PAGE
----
A ‘true season’ of Broadway at Blaisdell to raise curtain on new era for theater in Hawaii
HONOLULU (HawaiiNewsNow) - Artistic director John Rampage travels to New York City several times a year in search of the next Broadway darling to bring back to the 105-year-old Diamond Head Theatre.
“We have taken on shows that people never would have thought possible in our Diamond Head Theatre facility,” said Rampage, who’s just wrapping up a successful run of “Something Rotten!”
"We sunk the Titanic, we had all of the sets required for 'Producers,' sometimes we have to think out of the box and think in a different vein. But it's got to where they're all pretty big and challenging, but we've proven to be up to the challenge."
DHT is one of several theaters in the state that’s been giving the people of Hawaii a glimpse of Broadway on a regular basis — allowing audiences to briefly escape reality and enter the worlds of shows from “Disney’s Newsies” to “Mamma Mia!”
But in just four months, Hawaii will get to experience theater in another way.
For the first time ever, a season of Broadway touring productions will be introduced to the Neal S. Blaisdell Concert Hall — “The Phantom of the Opera,” “Rent” and “The Illusionists” — something that industry experts say has been long overdue.
“It’s also a really important, powerful brand statement to make to the West End and Broadway theater communities because virtually every other city besides Honolulu has touring Broadway seasons,” said Steve Boulay, co-owner of MagicSpace Entertainment, the promoters responsible for bringing the trio of shows to the state.
"You can go online and Seattle, Salt Lake, Boise, Fresno, all over the West Coast, Denver, all of these markets have touring Broadway seasons," Boulay said. "They have multiple shows."
But getting to this point has been difficult. With shipping costs as the biggest barrier, only a handful of shows — many of which had already been out for a while — made it to the islands. On average, it costs roughly $1 million to ship an entire show to Hawaii, Blaisdell officials estimate.
Industry leaders say the theater scene in Hawaii is already vibrant, with many enthusiasts itching for the next big show. But a season of touring productions coming to Hawaii this year — and beyond — will provide a boost and renewed energy for local theaters, they say.
“I think it only helps local theater when we get tours to come in,” Rampage said. "It encourages people who maybe don’t go to the theater regularly to come out to see ‘The Phantom of the Opera or Rent or Illusionists,’ And people who come out to that will many times think, ‘Well, I really enjoyed the experience, maybe I should check out the local theater as well.’”
The beginning of a new era of Broadway for Blaisdell
A "true season," Blaisdell officials say, will not only give perks to the public through discounted package deals and early sales, but it also signifies a commitment between the Blaisdell and the shows themselves.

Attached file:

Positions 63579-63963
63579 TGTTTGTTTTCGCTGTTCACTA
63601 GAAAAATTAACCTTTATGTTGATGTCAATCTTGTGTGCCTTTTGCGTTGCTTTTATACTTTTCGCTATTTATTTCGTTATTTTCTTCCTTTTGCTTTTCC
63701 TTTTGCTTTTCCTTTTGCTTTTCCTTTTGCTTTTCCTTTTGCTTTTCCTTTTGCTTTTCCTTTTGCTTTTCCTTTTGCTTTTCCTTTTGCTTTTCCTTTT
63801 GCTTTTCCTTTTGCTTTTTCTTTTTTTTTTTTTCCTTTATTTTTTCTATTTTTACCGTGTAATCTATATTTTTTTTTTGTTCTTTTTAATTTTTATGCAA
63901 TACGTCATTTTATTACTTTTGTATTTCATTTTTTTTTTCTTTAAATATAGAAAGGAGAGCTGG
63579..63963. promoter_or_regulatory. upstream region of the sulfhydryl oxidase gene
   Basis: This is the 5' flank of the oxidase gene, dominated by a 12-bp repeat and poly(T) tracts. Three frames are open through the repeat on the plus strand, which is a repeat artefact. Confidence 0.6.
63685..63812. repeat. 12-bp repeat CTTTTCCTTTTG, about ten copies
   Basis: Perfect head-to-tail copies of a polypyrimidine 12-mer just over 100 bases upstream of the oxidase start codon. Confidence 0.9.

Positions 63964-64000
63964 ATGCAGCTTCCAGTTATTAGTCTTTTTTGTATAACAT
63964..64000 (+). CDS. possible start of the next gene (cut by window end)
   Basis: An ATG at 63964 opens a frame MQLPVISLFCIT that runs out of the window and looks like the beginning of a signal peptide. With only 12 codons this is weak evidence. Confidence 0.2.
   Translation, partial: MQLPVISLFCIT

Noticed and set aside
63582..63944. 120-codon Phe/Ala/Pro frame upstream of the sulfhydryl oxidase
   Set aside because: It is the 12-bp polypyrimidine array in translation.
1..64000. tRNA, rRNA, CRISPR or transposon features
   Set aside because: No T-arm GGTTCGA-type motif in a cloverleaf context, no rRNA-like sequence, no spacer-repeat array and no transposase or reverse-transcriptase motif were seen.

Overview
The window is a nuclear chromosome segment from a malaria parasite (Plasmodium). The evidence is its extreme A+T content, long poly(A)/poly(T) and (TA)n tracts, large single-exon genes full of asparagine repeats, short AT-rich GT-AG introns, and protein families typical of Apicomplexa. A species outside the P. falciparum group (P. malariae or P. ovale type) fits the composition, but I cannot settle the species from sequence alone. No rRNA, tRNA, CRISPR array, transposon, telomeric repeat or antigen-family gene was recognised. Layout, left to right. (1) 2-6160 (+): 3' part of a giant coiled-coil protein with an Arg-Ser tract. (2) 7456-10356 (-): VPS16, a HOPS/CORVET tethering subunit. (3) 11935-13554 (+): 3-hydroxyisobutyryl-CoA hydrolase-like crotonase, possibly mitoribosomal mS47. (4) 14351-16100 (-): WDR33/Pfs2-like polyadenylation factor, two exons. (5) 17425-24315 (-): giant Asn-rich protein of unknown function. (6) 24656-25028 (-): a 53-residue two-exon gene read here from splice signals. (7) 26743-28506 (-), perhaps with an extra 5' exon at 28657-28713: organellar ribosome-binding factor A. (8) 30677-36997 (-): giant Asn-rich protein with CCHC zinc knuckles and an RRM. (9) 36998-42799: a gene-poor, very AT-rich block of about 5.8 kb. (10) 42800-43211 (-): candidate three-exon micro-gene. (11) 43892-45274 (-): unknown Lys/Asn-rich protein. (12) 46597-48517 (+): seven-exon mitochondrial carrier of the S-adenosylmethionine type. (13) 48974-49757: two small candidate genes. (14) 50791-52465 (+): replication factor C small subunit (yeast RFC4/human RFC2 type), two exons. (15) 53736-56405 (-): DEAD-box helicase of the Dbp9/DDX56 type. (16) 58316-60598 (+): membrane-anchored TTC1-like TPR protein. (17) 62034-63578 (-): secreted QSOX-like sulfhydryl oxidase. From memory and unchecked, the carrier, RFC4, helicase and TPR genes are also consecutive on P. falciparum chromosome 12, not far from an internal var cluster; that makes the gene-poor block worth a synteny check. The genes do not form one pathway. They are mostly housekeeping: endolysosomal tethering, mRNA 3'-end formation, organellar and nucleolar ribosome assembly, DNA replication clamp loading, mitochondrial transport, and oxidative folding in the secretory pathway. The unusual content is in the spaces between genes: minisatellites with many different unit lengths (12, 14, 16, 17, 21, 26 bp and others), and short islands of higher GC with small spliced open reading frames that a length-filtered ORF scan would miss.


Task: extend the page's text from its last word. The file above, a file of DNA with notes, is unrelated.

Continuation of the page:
Guy Kaulukukui, director of Enterprise Services for the City and County of Honolulu, said the Blaisdell would typically welcome in only one Broadway touring show a year or every other year because there was a strong belief that one show was the most the market could handle. But this year was different.
"We were willing to question whether or not that was the case, and we finally have someone who's really seeing eye to eye with us, that there is a market that can be built," Kaulukukui said, referring to the shows' promoters, MagicSpace Entertainment.
So why did MagicSpace decide to make a commitment with the Blaisdell? Because the Blaisdell is making a commitment to stepping up its facilities, MagicSpace says.
“That’s the deal we made with the building was you’re stepping up with the facilities, and we as an industry, we’re gonna step up with the shows,” said Steve Boulay, of MagicSpace.
The city is finalizing plans for a nearly $680 million project to modernize the 55-year-old Blaisdell into a 21st century facility. While officials are now working to secure money through a public-private partnership, they hope to kick off construction by the end of next year and reopen between 2022 and 2023.
A big part of the project: Significant upgrades to the concert hall, where the Broadway productions usually take place. This will include a new, smaller performance hall for local events — like graduations — to help take off the scheduling pressure for bigger productions.
"We could have that going at the same time for instance as a Broadway show," Kaulukukui said. "We don't have to have them compete against each other."
It will also include upgrades to the current concert hall such as renovated bathrooms, elevators and added facilities like dressing rooms and a rehearsal hall. The added facilities would help make the process of setting up a show more efficient since the performers can rehearse at the same time a show is getting loaded on stage.
Kaulukukui said the renovation project overall is vital to attracting more shows — and more modern shows.
"We have well known acts of a particular vintage and there are acts that we are not able to attract that might be more mainstream to millennials or post-millenials, and largely that's because we cannot provide a venue sufficient for the promoter to bring that act here," he said. "That's one of the major benefits we expect is an elevation, really, into a market that we're not able to attract on our own."
Mary Lewis, events and services administrator for Blaisdell, has been with the facility for nearly three decades. From “Cats” and “A Chorus Line” to the upcoming run of “The Phantom of the Opera,” she’s familiar with the history of shows at Blaisdell. And one of the reasons why Hawaii hasn’t been able to attract the types of shows the mainland does is largely due to geographical constraints.